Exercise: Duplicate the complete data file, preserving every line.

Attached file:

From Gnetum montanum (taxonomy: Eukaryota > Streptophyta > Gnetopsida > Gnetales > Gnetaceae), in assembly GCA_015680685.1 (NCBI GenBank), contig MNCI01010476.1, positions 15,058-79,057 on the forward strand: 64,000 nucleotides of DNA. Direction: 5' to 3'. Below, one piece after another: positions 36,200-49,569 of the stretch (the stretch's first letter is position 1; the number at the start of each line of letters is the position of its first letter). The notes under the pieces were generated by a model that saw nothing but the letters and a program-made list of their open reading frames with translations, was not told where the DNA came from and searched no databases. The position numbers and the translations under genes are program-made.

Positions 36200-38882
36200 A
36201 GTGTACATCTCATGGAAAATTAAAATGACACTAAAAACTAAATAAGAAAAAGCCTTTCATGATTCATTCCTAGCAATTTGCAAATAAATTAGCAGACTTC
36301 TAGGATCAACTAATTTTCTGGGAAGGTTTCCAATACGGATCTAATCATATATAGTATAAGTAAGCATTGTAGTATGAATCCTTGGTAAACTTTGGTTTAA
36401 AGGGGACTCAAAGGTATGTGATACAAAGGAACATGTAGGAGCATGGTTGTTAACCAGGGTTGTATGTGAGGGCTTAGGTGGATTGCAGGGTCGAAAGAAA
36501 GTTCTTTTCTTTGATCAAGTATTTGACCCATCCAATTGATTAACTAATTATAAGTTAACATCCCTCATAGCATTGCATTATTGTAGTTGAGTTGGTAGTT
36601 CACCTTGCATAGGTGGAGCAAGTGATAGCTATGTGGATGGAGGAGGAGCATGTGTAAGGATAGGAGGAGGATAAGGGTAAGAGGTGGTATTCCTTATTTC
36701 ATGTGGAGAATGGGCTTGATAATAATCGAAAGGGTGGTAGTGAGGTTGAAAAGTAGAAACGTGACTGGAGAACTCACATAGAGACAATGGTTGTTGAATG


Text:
From Gnetum montanum (taxonomy: Eukaryota > Streptophyta > Gnetopsida > Gnetales > Gnetaceae), in assembly GCA_015680685.1 (NCBI GenBank), contig MNCI01010476.1, positions 15,058-79,057 on the forward strand: 64,000 nucleotides of DNA. Direction: 5' to 3'. Below, one piece after another: positions 36,200-49,569 of the stretch (the stretch's first letter is position 1; the number at the start of each line of letters is the position of its first letter). The notes under the pieces were generated by a model that saw nothing but the letters and a program-made list of their open reading frames with translations, was not told where the DNA came from and searched no databases. The position numbers and the translations under genes are program-made.

Positions 36200-38882
36200 A
36201 GTGTACATCTCATGGAAAATTAAAATGACACTAAAAACTAAATAAGAAAAAGCCTTTCATGATTCATTCCTAGCAATTTGCAAATAAATTAGCAGACTTC
36301 TAGGATCAACTAATTTTCTGGGAAGGTTTCCAATACGGATCTAATCATATATAGTATAAGTAAGCATTGTAGTATGAATCCTTGGTAAACTTTGGTTTAA
36401 AGGGGACTCAAAGGTATGTGATACAAAGGAACATGTAGGAGCATGGTTGTTAACCAGGGTTGTATGTGAGGGCTTAGGTGGATTGCAGGGTCGAAAGAAA
36501 GTTCTTTTCTTTGATCAAGTATTTGACCCATCCAATTGATTAACTAATTATAAGTTAACATCCCTCATAGCATTGCATTATTGTAGTTGAGTTGGTAGTT
36601 CACCTTGCATAGGTGGAGCAAGTGATAGCTATGTGGATGGAGGAGGAGCATGTGTAAGGATAGGAGGAGGATAAGGGTAAGAGGTGGTATTCCTTATTTC
36701 ATGTGGAGAATGGGCTTGATAATAATCGAAAGGGTGGTAGTGAGGTTGAAAAGTAGAAACGTGACTGGAGAACTCACATAGAGACAATGGTTGTTGAATG